· 25 – 30 degree angles: these blades are reserved for hunting knives, pocket knives, and other outdoor utility knives that experience tough conditions not usually found in kitchens.
· 30 – 35 degree angles: chopping blades need bigger sharpening angles due to their weight and strength. Cleavers normally carry larger angles as their job requires strength and durability.
Manual Sharpener vs. Electric Sharpener
Electric sharpeners have had a lot of praise over the years and while they all promise to give your blade the real Chef’s edge, much of what they do can be accomplished using a simple whetstone (at a far less cost). The selling point for these electric devices is that they help make your life easier, and in theory they can: however, not all products are as effective as claimed.
A typical electric knife sharpener is essentially the electric version of the Spyderco Sharpmaker, which is entirely manual. The standard electric knife sharpener is similar to Spyderco Sharpmaker in that it uses the same preset slots with stone abrasives for you to drag the knife though and correct the edges of the blade.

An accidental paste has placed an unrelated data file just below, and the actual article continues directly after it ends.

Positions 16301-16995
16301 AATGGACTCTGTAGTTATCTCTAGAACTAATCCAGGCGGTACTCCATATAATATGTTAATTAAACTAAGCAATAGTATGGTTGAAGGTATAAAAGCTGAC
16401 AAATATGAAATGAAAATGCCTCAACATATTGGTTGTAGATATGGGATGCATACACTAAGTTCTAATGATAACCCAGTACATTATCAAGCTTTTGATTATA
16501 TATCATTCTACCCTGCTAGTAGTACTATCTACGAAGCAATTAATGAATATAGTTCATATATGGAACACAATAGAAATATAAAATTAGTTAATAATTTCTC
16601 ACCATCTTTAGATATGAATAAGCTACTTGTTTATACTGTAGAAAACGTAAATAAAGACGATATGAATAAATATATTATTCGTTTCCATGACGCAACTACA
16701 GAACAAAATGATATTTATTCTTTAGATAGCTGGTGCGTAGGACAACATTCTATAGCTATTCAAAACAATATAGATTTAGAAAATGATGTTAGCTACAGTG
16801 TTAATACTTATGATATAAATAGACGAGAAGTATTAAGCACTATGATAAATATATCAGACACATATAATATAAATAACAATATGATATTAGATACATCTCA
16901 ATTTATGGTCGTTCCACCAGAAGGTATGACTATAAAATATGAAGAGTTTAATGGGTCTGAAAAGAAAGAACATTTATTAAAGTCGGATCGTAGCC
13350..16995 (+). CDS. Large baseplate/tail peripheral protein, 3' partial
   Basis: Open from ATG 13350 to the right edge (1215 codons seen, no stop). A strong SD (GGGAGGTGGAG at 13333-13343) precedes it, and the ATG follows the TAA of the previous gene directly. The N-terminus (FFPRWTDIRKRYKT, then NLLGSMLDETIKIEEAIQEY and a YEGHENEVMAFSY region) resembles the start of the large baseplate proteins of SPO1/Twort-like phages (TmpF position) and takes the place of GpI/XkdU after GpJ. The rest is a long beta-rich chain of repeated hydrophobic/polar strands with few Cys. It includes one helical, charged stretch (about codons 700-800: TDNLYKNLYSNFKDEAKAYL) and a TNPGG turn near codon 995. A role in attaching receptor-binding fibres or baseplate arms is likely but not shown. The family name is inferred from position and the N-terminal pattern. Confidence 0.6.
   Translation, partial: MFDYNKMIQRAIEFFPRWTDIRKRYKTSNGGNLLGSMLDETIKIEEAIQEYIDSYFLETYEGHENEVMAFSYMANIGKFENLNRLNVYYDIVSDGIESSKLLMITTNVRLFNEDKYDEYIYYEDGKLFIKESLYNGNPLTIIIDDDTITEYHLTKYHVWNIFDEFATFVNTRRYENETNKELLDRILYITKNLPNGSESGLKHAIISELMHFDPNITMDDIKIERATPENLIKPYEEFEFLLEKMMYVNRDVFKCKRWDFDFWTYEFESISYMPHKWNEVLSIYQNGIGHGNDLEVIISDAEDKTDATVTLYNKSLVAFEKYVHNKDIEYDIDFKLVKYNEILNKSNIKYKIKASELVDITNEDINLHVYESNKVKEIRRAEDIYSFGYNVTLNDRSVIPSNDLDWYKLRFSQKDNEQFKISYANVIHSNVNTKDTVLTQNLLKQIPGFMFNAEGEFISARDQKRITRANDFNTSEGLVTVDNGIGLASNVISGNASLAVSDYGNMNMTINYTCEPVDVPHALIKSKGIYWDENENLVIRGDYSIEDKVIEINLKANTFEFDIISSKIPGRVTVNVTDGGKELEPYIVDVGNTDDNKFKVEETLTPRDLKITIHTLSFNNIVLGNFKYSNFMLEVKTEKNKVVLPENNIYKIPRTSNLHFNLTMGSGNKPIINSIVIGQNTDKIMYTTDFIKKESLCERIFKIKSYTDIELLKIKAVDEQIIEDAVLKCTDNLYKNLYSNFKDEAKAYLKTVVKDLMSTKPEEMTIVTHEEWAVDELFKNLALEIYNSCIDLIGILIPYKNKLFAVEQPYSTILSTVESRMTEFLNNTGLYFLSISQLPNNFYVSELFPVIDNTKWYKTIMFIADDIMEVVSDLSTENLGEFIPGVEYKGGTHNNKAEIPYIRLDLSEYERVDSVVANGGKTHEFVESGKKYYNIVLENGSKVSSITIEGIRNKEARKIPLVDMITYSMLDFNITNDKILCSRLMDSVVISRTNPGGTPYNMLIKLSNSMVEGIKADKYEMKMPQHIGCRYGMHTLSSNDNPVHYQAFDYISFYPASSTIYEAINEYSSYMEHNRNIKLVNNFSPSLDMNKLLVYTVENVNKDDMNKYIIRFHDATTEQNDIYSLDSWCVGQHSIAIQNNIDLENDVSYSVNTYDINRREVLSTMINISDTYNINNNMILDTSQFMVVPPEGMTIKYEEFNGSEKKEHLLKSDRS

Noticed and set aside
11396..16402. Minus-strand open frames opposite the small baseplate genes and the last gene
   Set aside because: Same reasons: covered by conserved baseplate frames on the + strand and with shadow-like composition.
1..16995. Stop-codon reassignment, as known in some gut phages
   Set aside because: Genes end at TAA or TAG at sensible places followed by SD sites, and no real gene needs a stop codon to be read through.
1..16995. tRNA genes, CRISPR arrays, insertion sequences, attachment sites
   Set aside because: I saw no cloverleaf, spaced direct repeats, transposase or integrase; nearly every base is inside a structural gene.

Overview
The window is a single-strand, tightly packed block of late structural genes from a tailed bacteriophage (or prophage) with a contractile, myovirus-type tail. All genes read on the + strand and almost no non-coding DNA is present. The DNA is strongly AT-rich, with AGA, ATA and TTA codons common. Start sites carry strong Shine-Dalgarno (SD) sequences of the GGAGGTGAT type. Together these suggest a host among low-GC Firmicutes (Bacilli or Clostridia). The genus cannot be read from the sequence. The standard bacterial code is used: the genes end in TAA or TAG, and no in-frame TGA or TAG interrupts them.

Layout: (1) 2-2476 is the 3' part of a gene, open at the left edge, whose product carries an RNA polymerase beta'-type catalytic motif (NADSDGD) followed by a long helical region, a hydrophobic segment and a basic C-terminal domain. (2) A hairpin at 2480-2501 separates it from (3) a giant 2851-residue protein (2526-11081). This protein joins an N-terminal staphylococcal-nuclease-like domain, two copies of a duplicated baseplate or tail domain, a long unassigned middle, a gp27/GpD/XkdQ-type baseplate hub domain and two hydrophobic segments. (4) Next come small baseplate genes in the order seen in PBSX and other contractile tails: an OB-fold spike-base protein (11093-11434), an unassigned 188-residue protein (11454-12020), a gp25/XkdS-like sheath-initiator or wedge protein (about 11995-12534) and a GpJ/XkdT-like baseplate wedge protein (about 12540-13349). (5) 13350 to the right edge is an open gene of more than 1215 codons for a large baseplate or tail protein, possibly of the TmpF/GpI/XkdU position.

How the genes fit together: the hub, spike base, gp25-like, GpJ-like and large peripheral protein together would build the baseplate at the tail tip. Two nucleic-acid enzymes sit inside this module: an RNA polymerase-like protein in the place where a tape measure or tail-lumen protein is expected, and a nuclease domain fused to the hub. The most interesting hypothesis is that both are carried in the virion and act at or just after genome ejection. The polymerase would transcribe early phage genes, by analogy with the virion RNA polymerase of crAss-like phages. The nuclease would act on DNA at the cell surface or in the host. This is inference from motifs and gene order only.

The only difference between electric sharpeners and the Spyderco is the fact that the stones rotate faster so that the user doesn’t have to move their hand back and forth to manually sharpen the edge. Admittedly, this takes the pressure off having to move your hand back and forth to sharpen the blade, but there’s still an issue of adjusting the guiding angle.
Without the ability to change the guiding angle, you cannot effectively select the sharpness of your blade. Most electric sharpeners do work, but they consistently impose a basic sharpening angle for your knives, never quite allowing the user to select the best edge for their uses.